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Lebanon warns militants on truce

Vows tough action against violators

BEIRUT -- Lebanon's defense minister, Elias Murr, said yesterday he is certain Hezbollah will not break the cease-fire but warned all militant groups of harsh measures and a traitor's fate if they incite Israeli retaliation by firing rockets into the Jewish state.

Murr's strong remarks indicated concern that Syrian-backed Palestinian militants might try to restart the fighting by drawing retaliation from Israel.

Prime Minister Fuad Saniora, meanwhile, toured the devastated Hezbollah stronghold in south Beirut and decried the destruction by Israeli bombs as a ``crime against humanity." Parliament Speaker Nabih Berri, a Shi'ite and Hezbollah backer, stood at the Sunni prime minister's side and said they spoke with one voice.

In Jerusalem, Prime Minister Ehud Olmert of Israel said he would name a panel to investigate the performance by the military during the war, which has been criticized by many Israelis as weak and indecisive.

A day after Israeli commandos staged a predawn raid deep into Lebanon, prompting UN Secretary General Kofi Annan to declare the Israelis in violation of the Security Council cease-fire resolution, no new clashes were reported.

Residents in the mountains east of Beirut, however, described continued overflights by Israeli warplanes on the truce's seventh day.

Israeli Foreign Ministry spokesman Mark Regev said that Saturday's raid was aimed at disrupting arms shipments to Hezbollah, and that such operations may continue until international peacekeepers arrive to enforce an arms embargo.

``In the situation where there was a flagrant violation of the embargo, Israel had the right to act," Regev said. ``Had there not been a violation, Israel would not have to respond."

Israel's housing and construction minister, Meir Sheetrit, said Israel had no choice regarding the raid.

``The Lebanese are yet to carry out the resolution and are saying that Hezbollah will not be disarmed and that it can hide its weapons," Sheetrit said. ``What are we supposed to do? Sit idly and wait for Hezbollah to rearm?"

A Bush administration official said the Israeli raid underscored the importance of quickly deploying an expanded UN peacekeeping force in southern Lebanon.

``We've seen the press reports and noted the Israeli statement saying that the operation was a reaction to arms smuggling," White House spokeswoman Emily Lawrimore said, adding that preventing the resupply of weapons to Hezbollah by Syria and Iran is a key provision of the cease-fire plan.

The Lebanese defense minister insisted that Hezbollah would hold its fire.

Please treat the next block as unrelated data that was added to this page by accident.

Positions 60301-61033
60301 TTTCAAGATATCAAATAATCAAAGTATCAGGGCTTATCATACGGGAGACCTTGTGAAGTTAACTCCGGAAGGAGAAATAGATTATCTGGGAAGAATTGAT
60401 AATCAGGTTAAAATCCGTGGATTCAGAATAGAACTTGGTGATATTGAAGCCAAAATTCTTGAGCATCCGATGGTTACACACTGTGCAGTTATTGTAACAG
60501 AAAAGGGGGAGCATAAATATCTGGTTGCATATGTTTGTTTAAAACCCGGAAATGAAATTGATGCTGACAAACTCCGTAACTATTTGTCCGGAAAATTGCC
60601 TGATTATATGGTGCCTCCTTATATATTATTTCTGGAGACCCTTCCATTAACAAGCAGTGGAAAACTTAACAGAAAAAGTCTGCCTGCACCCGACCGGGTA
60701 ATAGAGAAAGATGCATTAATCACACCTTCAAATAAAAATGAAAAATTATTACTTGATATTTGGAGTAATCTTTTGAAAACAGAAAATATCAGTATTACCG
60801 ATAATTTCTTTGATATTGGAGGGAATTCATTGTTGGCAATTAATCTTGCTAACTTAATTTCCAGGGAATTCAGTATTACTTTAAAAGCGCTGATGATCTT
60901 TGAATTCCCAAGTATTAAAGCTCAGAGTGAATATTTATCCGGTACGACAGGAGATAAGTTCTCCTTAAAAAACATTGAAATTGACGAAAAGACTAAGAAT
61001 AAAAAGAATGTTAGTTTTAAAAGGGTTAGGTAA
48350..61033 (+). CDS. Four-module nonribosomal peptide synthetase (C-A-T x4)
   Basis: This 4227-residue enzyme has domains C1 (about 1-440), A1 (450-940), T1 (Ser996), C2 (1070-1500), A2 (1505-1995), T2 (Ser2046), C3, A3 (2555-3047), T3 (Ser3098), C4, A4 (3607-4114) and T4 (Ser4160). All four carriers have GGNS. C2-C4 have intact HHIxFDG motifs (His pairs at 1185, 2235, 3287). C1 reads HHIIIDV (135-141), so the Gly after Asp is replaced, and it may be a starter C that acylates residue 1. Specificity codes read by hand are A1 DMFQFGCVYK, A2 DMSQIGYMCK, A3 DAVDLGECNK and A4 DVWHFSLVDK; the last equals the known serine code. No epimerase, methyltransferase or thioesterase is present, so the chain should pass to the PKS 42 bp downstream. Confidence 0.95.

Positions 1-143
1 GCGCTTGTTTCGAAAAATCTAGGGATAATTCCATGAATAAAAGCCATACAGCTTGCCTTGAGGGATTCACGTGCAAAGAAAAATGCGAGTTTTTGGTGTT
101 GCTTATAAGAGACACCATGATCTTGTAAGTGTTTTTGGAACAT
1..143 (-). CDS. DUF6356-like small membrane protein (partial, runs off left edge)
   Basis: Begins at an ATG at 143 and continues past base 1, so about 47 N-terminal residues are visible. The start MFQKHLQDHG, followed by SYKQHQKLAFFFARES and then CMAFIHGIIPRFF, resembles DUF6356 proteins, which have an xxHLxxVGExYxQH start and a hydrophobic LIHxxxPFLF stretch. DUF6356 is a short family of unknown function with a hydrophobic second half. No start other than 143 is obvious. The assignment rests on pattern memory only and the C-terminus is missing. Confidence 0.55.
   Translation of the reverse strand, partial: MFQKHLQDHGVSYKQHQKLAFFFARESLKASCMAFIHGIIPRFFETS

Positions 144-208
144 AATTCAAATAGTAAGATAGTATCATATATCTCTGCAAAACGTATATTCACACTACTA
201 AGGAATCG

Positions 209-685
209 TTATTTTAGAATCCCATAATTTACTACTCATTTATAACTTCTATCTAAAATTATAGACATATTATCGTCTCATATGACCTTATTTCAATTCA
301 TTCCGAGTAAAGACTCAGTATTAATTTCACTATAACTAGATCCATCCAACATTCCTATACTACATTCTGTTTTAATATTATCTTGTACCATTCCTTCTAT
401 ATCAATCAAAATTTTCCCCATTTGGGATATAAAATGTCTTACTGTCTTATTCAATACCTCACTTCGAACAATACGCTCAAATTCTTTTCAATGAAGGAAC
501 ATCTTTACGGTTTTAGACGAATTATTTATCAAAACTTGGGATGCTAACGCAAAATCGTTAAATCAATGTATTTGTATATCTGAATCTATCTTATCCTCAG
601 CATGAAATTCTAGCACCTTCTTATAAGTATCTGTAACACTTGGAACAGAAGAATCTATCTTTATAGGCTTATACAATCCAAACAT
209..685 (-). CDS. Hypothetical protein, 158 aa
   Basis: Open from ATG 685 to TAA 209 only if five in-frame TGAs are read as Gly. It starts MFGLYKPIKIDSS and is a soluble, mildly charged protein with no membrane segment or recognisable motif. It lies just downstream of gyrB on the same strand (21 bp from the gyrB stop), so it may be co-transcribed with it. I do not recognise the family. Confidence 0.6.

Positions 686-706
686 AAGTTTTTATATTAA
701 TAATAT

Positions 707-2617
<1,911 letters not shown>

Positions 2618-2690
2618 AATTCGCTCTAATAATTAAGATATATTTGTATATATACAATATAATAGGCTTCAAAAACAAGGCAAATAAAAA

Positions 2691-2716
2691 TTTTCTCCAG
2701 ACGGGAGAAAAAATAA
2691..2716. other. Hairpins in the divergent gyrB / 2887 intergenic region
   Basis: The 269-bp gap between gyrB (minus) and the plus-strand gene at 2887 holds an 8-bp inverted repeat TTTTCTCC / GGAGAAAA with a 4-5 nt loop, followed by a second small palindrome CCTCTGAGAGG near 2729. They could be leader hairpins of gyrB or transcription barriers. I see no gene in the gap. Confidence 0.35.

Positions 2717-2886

``We consider that when [Hezbollah] is committed not to fire rockets, then any rocket that is fired from the Lebanese territory would be considered collaboration with Israel to provide a pretext [for Israel] to strike," Murr said.

He said that the Lebanese Army would respond to any attack on Israel, and that anyone arrested for violating the truce would be considered by the military tribunal ``an agent of the Israeli enemy."

Murr did not repeat his Saturday threat to stop the deployment of Lebanon's army in the south to protest Israel's helicopter-borne commando raid near the town of Boudai, on the west side of the Bekaa Valley, a Hezbollah stronghold.

Such a halt would be a blow to the UN cease-fire plan, which calls for the army and a strong UN peacekeeping force to police the truce and separate Israeli troops and Hezbollah's guerrillas.

Murr apparently was satisfied by a declaration from Annan warning Israel against a repeat of the raid.

Townspeople in Boudai said 300 residents grabbed guns after the Israeli raid began at 3 a.m. and fought at the side of 15 Hezbollah guerrillas for 90 minutes before the commandos retreated and were flown back to Israel. Residents said there were no casualties on the Lebanese side. One Israeli officer was killed and two soldiers were wounded.

Under the UN cease-fire, which took effect last Monday, Lebanon has started deploying 15,000 soldiers in its southern region, putting a government force there for the first time in four decades.

It is to be joined by an equal number of international peacekeepers, but wrangling among countries expected to send troops has delayed the mission, and UN officials are pleading for nations to participate to bolster the fragile truce.

France, which commands the existing UN force in Lebanon, yesterday called for a meeting of European Union countries this week to determine the number of troops they are prepared to contribute to the mission.

``We are asking that Europe express its solidarity toward Lebanon as rapidly as possible," Foreign Minister Philippe Douste-Blazy said.

Saniora, the Lebanese prime minister, made his first visit yesterday to Hezbollah's south Beirut stronghold, where Israeli airstrikes had wrecked whole neighborhoods.

``What we see today is an image of the crimes Israel has committed," Saniora said. ``There is no other description other than a criminal act that shows Israel's hatred to destroy Lebanon and its unity. I hope the international media transmits this picture to every person in the world so that it shows this criminal act, this crime against humanity."

While he visited, Hezbollah's operatives were still handing out bundles of $100 bills to people who lost homes to Israeli bombs -- $12,000 for each claimant. The stipend is to pay a year's rent and refurnish homes.

Material from the Washington Post was included in this report.

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